>
> void *alloca(size_t);
>
> It is not a function mentioned in the C standard, but it is
> present under unix, windows and Mac, (all compilers) and
> in most C implementations actually.
>
> What makes this function interesting is that
> o It is very efficient. Since it allocates from the stack,
> a few assembler instructions are needed, much quicker
> than most "malloc" implementations.
> o The storage is freed automatically when the function where
> it is called exits. No need to call free().
>
> Caveats:
>
> o As I said above, the storage can't be returned from the current
> function.
> o There is the risk of stack overflow if you allocate too much memory
> with it. If it fails it returns NULL, but do not count on it.


- the memory allocated with alloca() usually cannot be deallocated.
- the memory allocated with alloca() lives "till the end of the
function" -- always; see <fqh3hp02090@news3.newsguy.com> for a
very recent explanation why this can be bad.

> Some people in this newsgroup will raise hell because it is a function
> not mentioned in the standard.


Nope, but I would raise hell if I found someone using it frivolously,
i.e. for convenience only, in production code. alloca() usually
bypasses application memory management and thus can produce funny
effects and memory sinks. If there is a good reason, e.g. "using
alloca() leads to significant speedup in foo() and consequently
the whole application while automatic storage duration memory
consumption can be at most X bytes / is small / has a fixed ratio
relative to Y", then using alloca() is okay, of course.
And no, "I use it always because it is fast as hell" does not cut it.

> Since this is not comp.std.c I really do
> not care, and I think that new users should be aware of its existence,
> and the possible advantages and problems with its usage.


.... you forgot the problem that, when they come to clc with problems,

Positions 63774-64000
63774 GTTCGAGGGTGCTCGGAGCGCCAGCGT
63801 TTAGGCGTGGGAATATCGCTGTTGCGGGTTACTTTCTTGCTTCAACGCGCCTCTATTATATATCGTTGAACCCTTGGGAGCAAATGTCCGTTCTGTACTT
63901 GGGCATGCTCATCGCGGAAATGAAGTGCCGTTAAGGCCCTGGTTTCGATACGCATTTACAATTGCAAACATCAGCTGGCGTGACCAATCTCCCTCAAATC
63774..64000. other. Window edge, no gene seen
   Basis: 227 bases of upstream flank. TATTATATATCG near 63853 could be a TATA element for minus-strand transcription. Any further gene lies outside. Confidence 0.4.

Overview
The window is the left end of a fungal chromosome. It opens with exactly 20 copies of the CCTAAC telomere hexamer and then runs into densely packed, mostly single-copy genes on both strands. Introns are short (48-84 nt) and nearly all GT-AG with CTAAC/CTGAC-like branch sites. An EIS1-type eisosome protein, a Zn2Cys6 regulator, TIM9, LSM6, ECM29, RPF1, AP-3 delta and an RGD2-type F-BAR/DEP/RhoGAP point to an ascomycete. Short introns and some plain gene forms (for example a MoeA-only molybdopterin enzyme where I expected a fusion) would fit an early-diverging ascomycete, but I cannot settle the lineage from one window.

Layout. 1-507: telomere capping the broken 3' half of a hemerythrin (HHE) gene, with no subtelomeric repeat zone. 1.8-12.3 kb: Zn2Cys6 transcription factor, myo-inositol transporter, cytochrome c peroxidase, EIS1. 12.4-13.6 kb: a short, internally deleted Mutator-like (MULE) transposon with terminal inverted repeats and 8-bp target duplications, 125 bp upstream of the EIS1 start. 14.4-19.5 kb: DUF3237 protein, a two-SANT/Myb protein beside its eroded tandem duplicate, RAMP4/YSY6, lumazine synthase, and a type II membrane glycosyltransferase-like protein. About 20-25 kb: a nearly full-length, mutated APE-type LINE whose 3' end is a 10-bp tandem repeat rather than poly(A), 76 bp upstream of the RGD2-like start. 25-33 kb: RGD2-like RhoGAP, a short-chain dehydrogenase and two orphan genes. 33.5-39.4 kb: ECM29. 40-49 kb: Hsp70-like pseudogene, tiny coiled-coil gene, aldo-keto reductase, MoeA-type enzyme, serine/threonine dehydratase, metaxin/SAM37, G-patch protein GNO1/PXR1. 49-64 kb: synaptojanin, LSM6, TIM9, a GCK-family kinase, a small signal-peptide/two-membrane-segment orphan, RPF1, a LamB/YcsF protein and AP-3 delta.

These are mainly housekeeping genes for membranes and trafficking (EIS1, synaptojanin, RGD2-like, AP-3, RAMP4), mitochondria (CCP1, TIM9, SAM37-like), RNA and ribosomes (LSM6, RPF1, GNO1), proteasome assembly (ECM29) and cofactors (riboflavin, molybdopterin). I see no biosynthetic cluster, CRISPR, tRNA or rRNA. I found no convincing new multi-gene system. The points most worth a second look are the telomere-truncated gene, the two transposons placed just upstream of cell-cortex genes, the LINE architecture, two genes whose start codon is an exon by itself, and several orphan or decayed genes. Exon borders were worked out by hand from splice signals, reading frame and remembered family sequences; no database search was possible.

they always get the "not in the Standard" treatment ;-)

Apart from that, knowing that there _is_ an alloca() (almost everywhere)
certainly is useful but knowing when (not) to use it is almost more
important.


Cheers
Michael
--
E-Mail: Mine is an /at/ gmx /dot/ de address.

user923005 03-03-2008 09:26 PM

Re: alloca
 
On Mar 3, 12:50*pm, jacob navia <ja...@nospam.com> wrote:
> This function is not mentioned very often in this newsgroup but it
> is a VERY useful function, implemented in most compilers.
>
> I think it is useful to point to it since many people that read this
> newsgroup are newcomers, and they could benefit by using it.
>
> This function is an allocation function, i.e. it is similar in
> functionality to the malloc() function, but it has the advantage of
> allocating from the stack instead of allocating from the heap.
>
> This means that the storage obtained can only be used within the scope
> where this function was called, and can't be returned as the result of a
> function call.
>
> The syntax is:
>
> void *alloca(size_t);
>
> It is not a function mentioned in the C standard, but it is
> present under unix, windows and Mac, (all compilers) and
> in most C implementations actually.
>
> What makes this function interesting is that
> o It is very efficient. Since it allocates from the stack,